Until the 1950s, most doctors in the United States treated enlarged prostate with a fat-soluble extract of the dried, ripe berries of saw palmetto, or dwarf palm, a shrub that grows in sand dunes on America's southeast seaboard and the islands of the Caribbean. (Its modern botanical name is Serenoa repens, but it is sometimes also called Sabal serrulata.) Saw palmetto had a long history of use as an effective remedy for the symptoms of BPH, although it was not believed to cause any shrinkage of the gland itself.

Then along came a variety of profitable prescription drugs for BPH, and saw palmetto fell out of favor with conventional doctors in America - but it remained popular in many European countries (Germany, Austria, and France, e.g.) and others around the world, where it continues to this day to be the first avenue of attack against the annoying symptoms of BPH. Meanwhile, more and more scientific studies of the benefits of saw palmetto have been accumulating, leading to a renewed interest in this herbal remedy in the United States.

A major study on saw palmetto was published last year in the Journal of the American Medical Association.1 The authors reviewed 18 recent studies encompassing a total of 2,939 men with symptomatic BPH who received saw palmetto, either alone or in combination with other phytotherapeutic agents, for at least 30 days.

From all the data, the authors concluded that saw palmetto improves urinary tract symptoms and urinary flow by anywhere from 24% to 43%. These results are about the same as those obtained with finasteride, but they are accompanied by fewer and milder side effects. In particular, the rate of erectile dysfunction associated with finasteride is 4.9%, whereas with saw palmetto it is only 1.1% (not much higher than the placebo figure of 0.7%). The authors state:

"In conclusion, the available evidence suggests that extracts from the saw palmetto plant, S. repens, improve urinary tract symptoms and flow measures in men with BPH. Compared with finasteride, S. repens produces similar improvements in urinary tract symptoms and flow measures, has fewer adverse treatment effects, and costs less."

Similar conclusions were reached by the authors of a recent editorial in the journal Urology,2 who also stated that "The safety of saw palmetto extracts has never been seriously questioned." In addition, they cited a large European study3 showing that a well-known saw palmetto product was found to cause "no change in standard blood tests and no change in serum prostate-specific antigen (PSA) levels during a 6-month treatment period." The PSA test is widely used as a marker for prostate cancer.

New information about various other prostate-enhancing substances appears regularly in the medical literature. Following is a brief review of nutrients other than saw palmetto.

This essential element, which plays a vital role in a wide spectrum of bodily functions, including many aspects of hormone metabolism, was shown as long ago as the 1970s to reduce the size of the prostate gland and to diminish symptoms in most patients.5 It has also been shown to be a 5-alpha-reductase inhibitor, which, as we have seen, is advantageous. For these reasons, and more, adequate zinc intake is considered to be essential for prostate health.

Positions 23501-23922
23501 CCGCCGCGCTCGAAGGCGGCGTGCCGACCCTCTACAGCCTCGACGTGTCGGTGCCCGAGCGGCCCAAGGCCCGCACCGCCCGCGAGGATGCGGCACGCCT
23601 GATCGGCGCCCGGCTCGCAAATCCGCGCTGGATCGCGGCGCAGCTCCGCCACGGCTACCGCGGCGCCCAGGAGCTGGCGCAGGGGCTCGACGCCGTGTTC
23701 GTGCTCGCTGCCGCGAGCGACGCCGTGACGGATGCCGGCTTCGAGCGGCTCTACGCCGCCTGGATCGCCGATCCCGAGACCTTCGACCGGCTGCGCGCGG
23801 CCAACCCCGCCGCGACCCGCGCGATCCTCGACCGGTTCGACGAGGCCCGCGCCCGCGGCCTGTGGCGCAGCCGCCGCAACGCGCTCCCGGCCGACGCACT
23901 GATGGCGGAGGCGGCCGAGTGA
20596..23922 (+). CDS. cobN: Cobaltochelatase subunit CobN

This is the now-famous "tomato chemical" that has received so much attention for its anticancer properties - especially against prostate cancer. A chemical cousin of beta-carotene, it is a powerful antioxidant. In a recent study published in Cancer Research, the authors identified lycopene as ". . . the carotenoid with the clearest inverse relation to the  development of prostate cancer. . . . These data provide further evidence that increased consumption of tomato products and other lycopene-containing foods might reduce the occurrence or progression of prostate cancer."6

The trouble is, though, that one would have to eat about 3 pounds of tomatoes daily to get the optimal amount of lycopene, so supplementation with the concentrated lycopene is by far the best option. For more detailed information on the benefits of this compound, see Tomato Nutrient Lycopene Helps Fight Prostate Cancer - June 1999.

Vitamin D
This "sunlight" vitamin, known primarily for its role in calcium metabolism and the treatment of osteoporosis, is thought by many scientists to be more a hormone than a vitamin. Be that as it may, it turns out that a deficiency of vitamin D is linked to prostate cancer and high levels of PSA, the biomarker for that cancer.7

Vitamin E
Vitamin E is actually a family of compounds called tocopherols, of which alpha-tocopherol is the most common. Collectively, these molecules are powerful antioxidants whose value in that regard is well known. A Finnish study published last year showed a correlation between alpha-tocopherol supplementation and large reductions in the incidence of prostate cancer (32% lower) and in mortality from prostate cancer (41% lower).8

Mixed Tocopherols/Tocotrienols
While vitamin E is one of the most researched substances in medicine, it actually encompasses as many as eight different compounds. One of these, gamma-tocopherol, has recently been found to control the growth of a human prostate cancer cell line in vitro and to be superior to alpha-tocopherol in terms of cell inhibition.9 Mixed tocopherols/tocotrienols contain gamma-tocopherol.

Vitamin B2
A Japanese study about a decade ago revealed that vitamin B2 (riboflavin) is an effective inhibitor of 5-alpha-reductase.10 A one-to-one, age- and race-matched case-control study found that blacks over the age of 50 who had lower levels of prostate cancer had higher levels of riboflavin.11 Every such avenue toward reducing the body's production of DHT is worth pursuing in the interest of prostate health.

It has long been known that a standardized extract of the bark of Pygeum africanum, a large evergreen tree native to southern Africa, is effective in reducing the symptoms and clinical signs of enlarged prostate.12,13 This extract contains a variety of fat-soluble sterols and fatty acids that are believed to reduce prostatic inflammation and draw out deleterious substances that bind to the walls of the prostate. Its modes of action are likely to be partly similar to and partly different from those of saw palmetto, so it is beneficial to combine the two extracts in the same formulation. Pygeum has been in widespread use in Europe for several decades for the treatment of genitourinary disorders.